They Shoot Oscar Prognosticators, Don't They?

Handicapping the “Below the Line” Races – Part Two

By J Don Birnam

February 5, 2014

The 1920s look fun!

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Having predicted wins for Gravity in the Best Cinematography and Best Visual Effects categories, and a Best Make-Up win for Dallas Buyers Club, today we will look at the remainder of the somewhat challenging technical categories. The main question that should be in your mind when predicting these Oscars is: will Academy voters want to give consolation prizes to other Best Picture nominees? As we shall see, that mentality may prove to sway the outcome of several of these tight races. We’ll also continue to explore the theme we did in the last column: how sheep mentality voting can result in questionable nominations for Best Picture contenders in technical categories.

Best Production Design (aka Art Direction)

Perhaps the last of the “easy” technical categories this year is Best Art Direction or Production Design (coincidentally one of my favorite Oscar categories). These are, essentially, the people who design and oversee the construction of the sets that scenes are shot in, and are responsible for the artifacts, furniture, etc., that give ambiance to a picture. They also find and scout shooting locations.


Sadly, this year’s choices strike me as remarkably weak and perhaps the best example of a branch just sheepishly checking off Best Picture contenders. The sets in American Hustle are not at all memorable, as it has to be relatively simple to obtain 1970s artifacts from studios’ back lots in Hollywood. Nor was I particularly impressed by the set decoration of 12 Years a Slave, although I could see how some would respect the slave and plantation houses - the sort of woodwork that likely got Sweeney Todd its Best Art Direction Oscar. It does not get much better, in my opinion, with Her’s nomination for Best Production Design. I appreciate the branch’s respect for the more minimalist, futuristic work, but the sets were just not all that, in my view.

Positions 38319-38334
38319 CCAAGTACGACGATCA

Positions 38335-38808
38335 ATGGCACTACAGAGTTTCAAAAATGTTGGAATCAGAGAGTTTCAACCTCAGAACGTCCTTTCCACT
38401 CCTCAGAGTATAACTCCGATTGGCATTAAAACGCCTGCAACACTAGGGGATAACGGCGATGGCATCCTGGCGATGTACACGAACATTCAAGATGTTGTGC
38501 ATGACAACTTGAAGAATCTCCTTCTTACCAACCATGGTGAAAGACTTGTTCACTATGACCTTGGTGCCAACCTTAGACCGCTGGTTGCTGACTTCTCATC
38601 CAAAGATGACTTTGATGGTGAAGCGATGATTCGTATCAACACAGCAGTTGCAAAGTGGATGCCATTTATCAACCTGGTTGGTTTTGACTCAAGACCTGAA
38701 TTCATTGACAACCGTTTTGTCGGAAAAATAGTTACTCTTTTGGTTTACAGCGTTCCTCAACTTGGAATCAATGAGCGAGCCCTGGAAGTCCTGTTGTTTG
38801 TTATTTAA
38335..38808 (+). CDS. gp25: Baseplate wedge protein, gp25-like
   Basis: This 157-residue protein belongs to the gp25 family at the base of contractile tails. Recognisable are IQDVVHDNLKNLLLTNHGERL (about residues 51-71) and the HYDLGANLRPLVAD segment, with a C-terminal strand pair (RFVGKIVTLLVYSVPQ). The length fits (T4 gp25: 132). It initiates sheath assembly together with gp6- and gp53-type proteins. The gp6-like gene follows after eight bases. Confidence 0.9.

For the win it thus comes down to two entries - Gravity, once more, as the presumptive “technical awards” front-runner, versus the impressive and glamorous sets of The Great Gatsby. I confess some ignorance regarding the degree of difficulty of Gravity’s Art Direction - I suppose the space stations were singularly complex. My instinct, however, tells me that Gatsby has what it takes to pull it off over the presumptive technical front-runner, like Lincoln did last year over Life of Pi, or like Alice in Wonderland did before that over The King’s Speech. The reason is simple: it is the best designed of the bunch, and these last two victories demonstrate that the Academy is not afraid to award the Oscar to the more deserving as opposed to the most liked. Both the opulent interior and the façades of the Long Island mansions jump out more to the viewer than anything in Gravity. I thus predict that designer Catherine Martin, a previous winner in this category for Moulin Rouge!, will add another trophy to her collection.

Still, it is worth wondering why the branch did not find space for much more difficult and showy sets, like those in The Hobbit and its impressive scene inside the dwarf mountain; Catching Fire and the work done in the districts and the Hunger Games arena; or even the artful Elysium, where the contrasting sets are essentially a character in the story. The answer, I suspect, lies in the relatively weak awards season performance by those movies, and/or the fact that the Academy doesn't generally recognize big commercial blockbusters without an artsy gloss to them. Ultimately, however, it reflects poorly on the branch to simply pick Best Picture front runners because they like the movie, at the expense of better designed movies.

Continued:       1       2       3       4



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